A yDNA Terry-Terrill Connection
by Conrad W. Terrill, DOR-Terrill, May 2011
Note: Click here to read Part 2 of this story (July 2011)
Darryl Lee Terry, a descendant of a John W. Terry born about 1838 in South Carolina, has recently shown up as a very close yDNA match to the FTDNA Terrell Surname Project's R1b Lineage II (comprised mostly of descendants of Roger Terrill of Milford, Connecticut Colony, in the 1600's). This Terry-Terrill connection is intriguing. Is Darryl another paternal line descendant of Roger, one whose name has somehow mutated from Terrill to Terry? Is the connection much further back, in England, when surnames were much more fluid? Or is there some more mundane explanation, a "non-paternal event", possibly an adoption? DOR-Terrill has attacked the problem, hoping to trace Darryl's paternal line back to Roger, or to England, but so far we have managed only to trace it back one generation further (we think), to a William E. Terry born about 1817-1818 in South Carolina, who married a Rebecca A. ___.
Disregarding the markers DYS CDYa and CDYb (which have proven problematic) Darryl's (39435's) yDNA test results differ from Roger Terrill's by three mutations in the first 37 markers, whereas those of two others in R1b Lineage II differ by two, four differ by one, and six differ not at all, in a total of thirteen. This could indicate that the common ancestor lived in England long ago, but it's not a good idea to draw such a conclusion from this type of data. It might be that the three mutations in Darryl's line have simply occurred by chance in a short period (two have occurred in my own line since 1800). It would be interesting to find other paternal line descendants of John W. Terry and of William E. Terry who have been yDNA-tested, to see if it could be determined where the mutations occurred, and this will probably happen in time (but we're pushing it a little—more below).
The earliest record Darryl had found of John W. Terry was an 1880 U.S. Census record. John W. and wife Mary V. were living in Catheys Creek, Transylvania County, North Carolina, with six children. From the age and birth state information given for the children it appears that this family had been living in Georgia from at least 1863 to about 1875-1878, when they moved to North Carolina. Darryl also found an unsourced record in the Latter-day Saints International Genealogical Index indicating that John W. Terry married Mary Valinta Raines in Georgia in 1859. We have since found the family in the 1870 census, mis-indexed as "Perry" on Ancestry.com, in Bartow County, Georgia, with a Post Office address of Cartersville. All four children, ages 3 to 8, were born in Georgia. We have not been able to find John and Mary Terry in the 1860 census, but we did find a Terry family in the same county (then called Cass County) in 1850, with a John Terry of the right age (12), albeit his birth state was given as North Carolina, as was that of all the children in the family. We believe that this William E. and Rebecca Terry family can be found in the 1860 and 1870 censuses in Marshall County, Alabama. Oldest son John was not with them, and the names of the other two children born before 1850 are different in 1860, but the ages are about right. The ages and birthplaces of William E. and Rebecca are perfectly consistent from 1850 to 1860, and again in 1870, so we think this has to be the same family.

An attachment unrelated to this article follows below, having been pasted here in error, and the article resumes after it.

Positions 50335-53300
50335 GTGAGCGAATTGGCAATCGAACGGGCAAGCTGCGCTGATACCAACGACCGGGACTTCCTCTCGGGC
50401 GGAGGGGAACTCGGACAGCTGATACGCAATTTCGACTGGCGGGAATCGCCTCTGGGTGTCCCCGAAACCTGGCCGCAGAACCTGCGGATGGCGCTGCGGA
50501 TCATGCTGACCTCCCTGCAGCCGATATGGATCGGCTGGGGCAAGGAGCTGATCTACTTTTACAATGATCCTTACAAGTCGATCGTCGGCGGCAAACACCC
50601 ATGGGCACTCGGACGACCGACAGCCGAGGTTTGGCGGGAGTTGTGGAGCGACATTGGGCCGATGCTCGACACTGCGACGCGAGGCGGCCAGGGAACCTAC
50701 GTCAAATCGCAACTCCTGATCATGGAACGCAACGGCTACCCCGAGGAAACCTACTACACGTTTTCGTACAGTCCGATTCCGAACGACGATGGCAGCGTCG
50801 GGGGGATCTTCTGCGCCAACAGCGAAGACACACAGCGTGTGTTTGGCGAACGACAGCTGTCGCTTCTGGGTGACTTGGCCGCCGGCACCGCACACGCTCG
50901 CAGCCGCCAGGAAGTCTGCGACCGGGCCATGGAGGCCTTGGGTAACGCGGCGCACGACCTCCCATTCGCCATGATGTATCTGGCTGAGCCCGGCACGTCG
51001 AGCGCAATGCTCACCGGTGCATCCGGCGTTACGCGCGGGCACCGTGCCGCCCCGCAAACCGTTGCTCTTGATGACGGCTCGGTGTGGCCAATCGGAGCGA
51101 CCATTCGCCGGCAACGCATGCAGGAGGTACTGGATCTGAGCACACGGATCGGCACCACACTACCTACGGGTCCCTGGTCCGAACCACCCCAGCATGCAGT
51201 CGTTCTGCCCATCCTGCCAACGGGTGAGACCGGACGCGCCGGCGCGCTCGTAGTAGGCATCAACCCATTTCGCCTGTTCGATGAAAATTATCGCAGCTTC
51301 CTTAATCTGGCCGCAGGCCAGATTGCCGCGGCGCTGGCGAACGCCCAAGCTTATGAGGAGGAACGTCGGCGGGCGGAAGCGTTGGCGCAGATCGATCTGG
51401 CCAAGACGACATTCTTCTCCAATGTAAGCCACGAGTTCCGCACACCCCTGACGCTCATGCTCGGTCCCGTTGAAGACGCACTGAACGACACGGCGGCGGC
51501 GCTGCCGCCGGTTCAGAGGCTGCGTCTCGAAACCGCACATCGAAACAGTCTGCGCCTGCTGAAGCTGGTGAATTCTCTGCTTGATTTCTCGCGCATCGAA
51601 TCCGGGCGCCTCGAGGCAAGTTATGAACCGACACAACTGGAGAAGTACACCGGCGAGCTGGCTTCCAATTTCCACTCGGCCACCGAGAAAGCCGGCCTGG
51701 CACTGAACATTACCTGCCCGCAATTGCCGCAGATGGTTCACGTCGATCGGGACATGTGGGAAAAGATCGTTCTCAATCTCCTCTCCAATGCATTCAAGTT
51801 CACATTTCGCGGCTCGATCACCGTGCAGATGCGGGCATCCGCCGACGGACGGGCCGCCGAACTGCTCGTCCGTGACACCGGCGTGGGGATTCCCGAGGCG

In the 1860 census the birthplaces of the children born before 1850 were no longer given as North Carolina. The 17-year-old was born in South Carolina and the 11-year-old was born in Georgia. So now it seems much more likely that son John, who was 22 years old in 1860, was actually born in South Carolina, and not in North Carolina as given in the 1850 census. It appears that the William E. and Rebecca Terry family moved from South Carolina to Georgia some time between 1842 and 1849, and from Georgia to Alabama between 1854 and 1857. And apparently John, 19 years old in 1857, stayed behind in Georgia, married there, and raised a family there for over fifteen years before moving to North Carolina.
We hope to confirm that Darryl's ancestor John W. Terry was the John Terry son of William E. & Rebecca in Cass County, Georgia, in 1850, by a yDNA match with a descendant of one of the other three sons of William E. & Rebecca. We've managed to contact a descendant of the youngest son, James Ellison Terry, who has pointed us to three grandsons of James who are still living. And we hope that one of these, or a male Terry relative, will be willing to participate in this project. Should the yDNA test results match Darryl's it will prove the connection and at the same time give us the YDNA characteristics of William E., born about 1818. This of course leaves quite a few generations (perhaps four) yet to be traced to connect back to Roger Terrill of Milford, if there is such a connection. Going back even one more generation may be hard to do. It's proving very difficult to determine William E. Terry's parentage. We may have to wait for some other Terry yDNA match to Roger to come along, one who knows his ancestry further back, in order to make any more progress. DOR-Terrill is working with Darryl, and will work with any others who are interested, to try to find the connection. Contact me at firstname.lastname@example.org if you can help in any way and would like to know more.
Click here to continue on to part 2